[Addison County], in Vermont, is on the e, side of lake Champlain, and is divided nearly int© equal parts by Otter creek ; has Chittenden county on the n. and Rutland county on the s. and contains 6449 inhabitants, dispersed in 21 townships. It is about SO miles by 27. A range of the green mountains passes through it. Chief town Middlebury, granted Nov. 1761.]

Addison, a town of the above county (Addison County), containing 401 inhabitants. It lies on lake Champlain, and is separated from Newhaven, on the e. by Otter creek. Snake mountains on the s. e. lie partly in this township, granted 1761.1

ADEQUATANGIE Creek, in New York state, is the eastern headwater of Susquehannah river.]

ADICONI, a port on the coast of the N. sea, in the province and government of Venezuela. It is e. of the peninsula of Paraguana.

[ADMIRALTY Bay, and Port Mulgrave, on the n. w. coast of America, lie in Lat. 59° 31' n. Long. 140° 18'.]

ADOLES, a settlement of Indians, of the pro-

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vince of Orinoco, and part of the Saliva nation,forming a separate district, and situate in theplains of San Juan, of the new kingdom of Gra-nada, near the river Sinaruco. It was destroyedby the Caribee indians in 1684.

ADORATORIO, a settlement of the provinceand corregimiento of Huarochiri in Peru, situatew. of Larin.

ADSON’S Town lies near the n. e. line of NewJersey, and s. e. of the Drowned Lands; 27 milesn. of Morristown, and 24 n. w. of Patterson . ]

ADUANA, a settlement of the province andgovernment of Maracaibo, situate on the shore ofthe lake of this name, on the e. side.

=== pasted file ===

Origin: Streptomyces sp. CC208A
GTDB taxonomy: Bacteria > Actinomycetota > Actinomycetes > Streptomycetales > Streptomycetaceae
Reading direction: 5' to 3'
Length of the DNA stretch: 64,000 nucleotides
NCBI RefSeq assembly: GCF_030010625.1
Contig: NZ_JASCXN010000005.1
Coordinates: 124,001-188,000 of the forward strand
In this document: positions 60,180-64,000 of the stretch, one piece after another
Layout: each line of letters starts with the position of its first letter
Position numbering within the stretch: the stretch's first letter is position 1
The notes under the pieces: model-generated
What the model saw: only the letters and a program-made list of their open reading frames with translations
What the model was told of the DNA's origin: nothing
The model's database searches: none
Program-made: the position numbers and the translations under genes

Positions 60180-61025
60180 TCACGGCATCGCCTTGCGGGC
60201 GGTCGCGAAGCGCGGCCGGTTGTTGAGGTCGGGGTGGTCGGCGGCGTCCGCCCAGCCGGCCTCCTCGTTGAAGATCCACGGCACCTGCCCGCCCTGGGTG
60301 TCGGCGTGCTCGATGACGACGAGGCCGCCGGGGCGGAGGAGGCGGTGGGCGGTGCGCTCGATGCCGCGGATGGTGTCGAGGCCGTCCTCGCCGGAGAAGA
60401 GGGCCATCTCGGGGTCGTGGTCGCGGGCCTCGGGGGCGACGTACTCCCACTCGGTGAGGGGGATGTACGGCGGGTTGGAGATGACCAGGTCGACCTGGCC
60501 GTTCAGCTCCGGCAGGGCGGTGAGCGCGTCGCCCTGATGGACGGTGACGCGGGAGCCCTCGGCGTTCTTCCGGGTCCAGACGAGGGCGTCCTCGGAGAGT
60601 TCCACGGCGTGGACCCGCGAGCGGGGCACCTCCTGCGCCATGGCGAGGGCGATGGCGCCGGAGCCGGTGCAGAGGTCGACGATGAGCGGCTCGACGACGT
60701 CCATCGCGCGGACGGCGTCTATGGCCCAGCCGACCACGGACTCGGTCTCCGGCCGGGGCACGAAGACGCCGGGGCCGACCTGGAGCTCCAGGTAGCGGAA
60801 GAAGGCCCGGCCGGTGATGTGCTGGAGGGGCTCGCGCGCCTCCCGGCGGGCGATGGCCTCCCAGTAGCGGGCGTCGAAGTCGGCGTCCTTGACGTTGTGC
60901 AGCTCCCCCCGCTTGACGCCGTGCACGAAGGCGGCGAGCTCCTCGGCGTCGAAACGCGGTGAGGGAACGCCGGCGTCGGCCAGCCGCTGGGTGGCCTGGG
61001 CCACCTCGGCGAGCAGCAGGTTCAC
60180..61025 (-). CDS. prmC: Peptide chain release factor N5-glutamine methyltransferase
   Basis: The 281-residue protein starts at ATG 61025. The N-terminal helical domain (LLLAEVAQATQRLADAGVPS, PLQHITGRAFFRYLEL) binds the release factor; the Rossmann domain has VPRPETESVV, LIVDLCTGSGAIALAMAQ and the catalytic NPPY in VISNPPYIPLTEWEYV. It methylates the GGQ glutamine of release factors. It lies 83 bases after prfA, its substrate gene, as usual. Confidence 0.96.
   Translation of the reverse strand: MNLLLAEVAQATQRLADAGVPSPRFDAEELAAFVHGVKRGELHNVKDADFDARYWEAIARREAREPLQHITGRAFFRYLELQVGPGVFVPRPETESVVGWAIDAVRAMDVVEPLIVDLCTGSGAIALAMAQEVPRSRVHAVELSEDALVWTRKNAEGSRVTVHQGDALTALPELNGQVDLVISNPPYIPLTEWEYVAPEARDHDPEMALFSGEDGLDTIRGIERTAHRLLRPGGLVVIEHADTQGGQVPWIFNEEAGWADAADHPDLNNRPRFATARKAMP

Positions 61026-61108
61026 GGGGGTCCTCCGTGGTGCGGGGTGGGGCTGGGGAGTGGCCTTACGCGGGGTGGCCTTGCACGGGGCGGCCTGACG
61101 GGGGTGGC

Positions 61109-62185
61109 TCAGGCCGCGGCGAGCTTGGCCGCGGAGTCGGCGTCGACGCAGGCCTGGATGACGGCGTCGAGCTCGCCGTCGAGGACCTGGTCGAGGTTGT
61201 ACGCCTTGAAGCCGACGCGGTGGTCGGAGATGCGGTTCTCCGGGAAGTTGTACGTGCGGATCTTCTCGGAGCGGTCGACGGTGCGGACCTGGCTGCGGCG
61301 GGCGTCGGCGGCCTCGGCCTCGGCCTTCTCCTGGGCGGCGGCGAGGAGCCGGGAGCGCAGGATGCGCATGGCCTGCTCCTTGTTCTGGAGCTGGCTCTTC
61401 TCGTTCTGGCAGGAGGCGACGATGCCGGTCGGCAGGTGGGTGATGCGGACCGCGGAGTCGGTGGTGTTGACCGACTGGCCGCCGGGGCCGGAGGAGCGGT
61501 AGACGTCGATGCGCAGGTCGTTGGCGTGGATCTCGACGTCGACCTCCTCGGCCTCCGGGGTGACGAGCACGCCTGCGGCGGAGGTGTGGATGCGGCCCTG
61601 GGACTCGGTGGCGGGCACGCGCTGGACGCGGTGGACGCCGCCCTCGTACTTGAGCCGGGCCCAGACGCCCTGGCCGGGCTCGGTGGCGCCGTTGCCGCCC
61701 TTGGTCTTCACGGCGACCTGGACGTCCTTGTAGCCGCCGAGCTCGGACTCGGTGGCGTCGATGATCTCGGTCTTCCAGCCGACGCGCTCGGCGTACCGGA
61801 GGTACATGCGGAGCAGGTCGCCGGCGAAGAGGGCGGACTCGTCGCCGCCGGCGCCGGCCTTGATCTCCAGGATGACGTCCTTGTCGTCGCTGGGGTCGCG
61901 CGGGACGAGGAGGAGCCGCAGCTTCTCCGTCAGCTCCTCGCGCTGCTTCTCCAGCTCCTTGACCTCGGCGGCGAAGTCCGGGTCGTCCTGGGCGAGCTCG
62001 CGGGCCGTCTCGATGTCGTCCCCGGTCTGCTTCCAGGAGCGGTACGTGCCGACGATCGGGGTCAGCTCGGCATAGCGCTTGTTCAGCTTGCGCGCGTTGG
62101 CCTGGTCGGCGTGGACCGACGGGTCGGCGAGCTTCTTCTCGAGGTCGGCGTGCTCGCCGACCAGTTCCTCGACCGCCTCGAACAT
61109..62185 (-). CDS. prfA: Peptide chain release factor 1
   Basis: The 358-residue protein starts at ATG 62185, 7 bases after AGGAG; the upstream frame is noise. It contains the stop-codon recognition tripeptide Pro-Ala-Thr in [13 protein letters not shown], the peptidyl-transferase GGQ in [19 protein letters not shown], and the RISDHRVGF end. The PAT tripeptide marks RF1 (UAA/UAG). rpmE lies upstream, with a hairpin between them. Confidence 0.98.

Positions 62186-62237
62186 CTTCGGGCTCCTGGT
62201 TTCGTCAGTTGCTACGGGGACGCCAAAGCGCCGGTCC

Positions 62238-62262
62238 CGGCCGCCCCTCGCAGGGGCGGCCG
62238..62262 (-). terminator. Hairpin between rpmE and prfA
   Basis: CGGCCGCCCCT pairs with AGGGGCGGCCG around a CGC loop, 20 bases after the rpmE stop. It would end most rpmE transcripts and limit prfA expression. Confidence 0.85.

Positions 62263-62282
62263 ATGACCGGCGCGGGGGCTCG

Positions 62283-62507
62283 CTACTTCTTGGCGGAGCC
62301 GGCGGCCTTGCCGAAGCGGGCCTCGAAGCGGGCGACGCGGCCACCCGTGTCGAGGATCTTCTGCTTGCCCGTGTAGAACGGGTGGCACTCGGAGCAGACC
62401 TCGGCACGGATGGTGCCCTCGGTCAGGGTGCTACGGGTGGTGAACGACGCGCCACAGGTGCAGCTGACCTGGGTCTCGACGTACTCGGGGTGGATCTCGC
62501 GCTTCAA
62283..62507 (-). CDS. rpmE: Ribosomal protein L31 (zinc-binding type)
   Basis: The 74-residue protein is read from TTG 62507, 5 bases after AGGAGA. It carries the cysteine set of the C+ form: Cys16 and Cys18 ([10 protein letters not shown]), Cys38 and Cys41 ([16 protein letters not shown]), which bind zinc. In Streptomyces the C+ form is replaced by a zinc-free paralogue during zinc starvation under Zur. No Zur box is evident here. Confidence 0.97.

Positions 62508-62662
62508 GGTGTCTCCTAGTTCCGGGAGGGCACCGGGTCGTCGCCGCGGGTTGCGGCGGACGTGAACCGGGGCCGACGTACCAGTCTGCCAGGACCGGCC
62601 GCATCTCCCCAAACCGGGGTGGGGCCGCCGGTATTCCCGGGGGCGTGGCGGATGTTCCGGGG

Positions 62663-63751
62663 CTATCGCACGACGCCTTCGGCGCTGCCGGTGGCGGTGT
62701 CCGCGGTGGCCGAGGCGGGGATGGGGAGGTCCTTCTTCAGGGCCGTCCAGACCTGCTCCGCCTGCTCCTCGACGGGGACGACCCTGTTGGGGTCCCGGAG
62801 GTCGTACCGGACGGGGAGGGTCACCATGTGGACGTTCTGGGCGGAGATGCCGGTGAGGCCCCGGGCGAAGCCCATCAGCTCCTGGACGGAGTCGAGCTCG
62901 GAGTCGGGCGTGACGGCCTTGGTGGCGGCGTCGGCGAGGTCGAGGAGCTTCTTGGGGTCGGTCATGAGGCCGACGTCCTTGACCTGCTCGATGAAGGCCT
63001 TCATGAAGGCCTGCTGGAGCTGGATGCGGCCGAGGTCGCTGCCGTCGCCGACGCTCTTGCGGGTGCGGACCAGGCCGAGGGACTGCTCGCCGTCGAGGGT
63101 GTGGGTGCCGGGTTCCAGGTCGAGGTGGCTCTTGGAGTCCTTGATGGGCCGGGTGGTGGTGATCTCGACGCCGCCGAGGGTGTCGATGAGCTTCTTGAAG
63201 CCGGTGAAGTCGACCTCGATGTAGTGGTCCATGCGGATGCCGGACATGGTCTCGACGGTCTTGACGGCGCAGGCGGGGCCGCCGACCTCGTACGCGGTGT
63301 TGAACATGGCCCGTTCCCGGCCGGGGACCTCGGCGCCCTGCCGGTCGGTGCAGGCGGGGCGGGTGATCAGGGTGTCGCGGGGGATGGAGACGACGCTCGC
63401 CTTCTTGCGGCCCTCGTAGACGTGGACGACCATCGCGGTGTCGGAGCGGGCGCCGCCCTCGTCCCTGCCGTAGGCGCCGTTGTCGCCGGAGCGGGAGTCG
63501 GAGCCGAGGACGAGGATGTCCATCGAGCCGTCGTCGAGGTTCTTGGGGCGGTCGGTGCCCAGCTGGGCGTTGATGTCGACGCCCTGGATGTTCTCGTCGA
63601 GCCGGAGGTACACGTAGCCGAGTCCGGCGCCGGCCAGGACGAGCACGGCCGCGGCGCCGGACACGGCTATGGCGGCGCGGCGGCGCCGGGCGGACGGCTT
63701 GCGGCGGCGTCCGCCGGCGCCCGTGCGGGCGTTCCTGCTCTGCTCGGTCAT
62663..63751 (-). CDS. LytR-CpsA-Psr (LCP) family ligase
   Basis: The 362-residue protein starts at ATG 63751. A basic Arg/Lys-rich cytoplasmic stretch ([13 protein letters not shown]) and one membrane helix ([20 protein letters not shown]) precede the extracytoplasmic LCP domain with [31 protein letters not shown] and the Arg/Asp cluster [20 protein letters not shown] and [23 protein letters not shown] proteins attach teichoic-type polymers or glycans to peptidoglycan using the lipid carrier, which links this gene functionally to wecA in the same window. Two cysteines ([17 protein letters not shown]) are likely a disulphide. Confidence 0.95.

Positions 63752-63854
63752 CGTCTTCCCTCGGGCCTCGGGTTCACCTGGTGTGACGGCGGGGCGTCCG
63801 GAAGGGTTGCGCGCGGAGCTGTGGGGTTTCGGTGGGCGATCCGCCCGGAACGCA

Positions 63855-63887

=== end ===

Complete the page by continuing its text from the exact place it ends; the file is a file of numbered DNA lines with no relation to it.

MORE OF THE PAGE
ADVANCE. See Forward.

AEIQUAIA, the head settlement of the alcaldiamayor of Tonala in Nueva Espana.

AERIUCTUQUEN, a mountain of the pro-vince and colony of Surinam, or part of Guayana,in the Dutch possessions. It is the beginning ofthe great sierra of Binocote, between the riversCutini and Caroni.

AFFREUX, a lake of the province and colonyof Virginia, near the coast.

AFUERA, one of the islands of Juan Fer-nandes, on the S. sea coast, in the kingdom ofChile. About 400 leagues to the n. of Cape Horn.This coast swarms with sea lions and wolves.Lat. 33° 47' s. Long. 80° 41' w.

[Aga|AGA]], a mountain of the province and captain-ship oi Rio Janeiro in Brazil. It is between therivers Irutiba and Tapoana, on the sea-coast.

AGACES, a nation of Indians, of the provinceof Paraguay, on the shore of the river of thisname, towards the e. The people are numerous,valiant, and of a lofty stature. In ancient timesthey were masters of that river, cruising about init, and being the enemies of the Guaranies ; butafter several conflicts, they were at last subjectedby Alvar Nunez Cabeza de Vaca, governor of theprovince, in 1642.

AGALTECA, a river of the province and go-vernment of Honduras, in the kingdom of Guate-mala.

AGAMENTIGUS, a river of the province andcolony of New England, of York county, dis-trict of Maine. It is indebted to the ocean for itswaters, through Pascataqua bay ; having no con-siderable aid from streams of fresh water. Itsmouth is about four miles s. from Cape Neddieriver. Small vessels can enter here.]

AGAMENTIGUS, a mountain of consider-able elevation in the district of Maine, distantabout six miles from Bald Head, and eight fromYork harbour. Lat. 43° 12' n, and Long. 70°

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43' w. from Greenwich. It is a nofed land-markfor seamen, and is a good directory for the entryof Pascataqua harbour, as it lies very nearly inthe same meridian with it and with Pigeon hill,on Cape Ann. The mountain is covered witliwood and shrubs, and affords pasture up to itssummit, where there is an enchanting prospect.The cultivated parts of the country, especially onthe s. and s. w. appear as a beautiful garden, in-tersected by the majestic river Pascataqua, itsbays and branches. The immense ranges ofmountains on the «. and n. w. afford a sublimespectacle ; and on the sea side the various in-dentings of the coast, from Cape Ann to CapeElizabeth, are plainly in view in a clear day ; andthe Atlantic stretches to the e. as far as the powerof vision extends. At this spot the bearing of thefollowing objects were taken, with a good sur-veying instrument, October 11, 1780.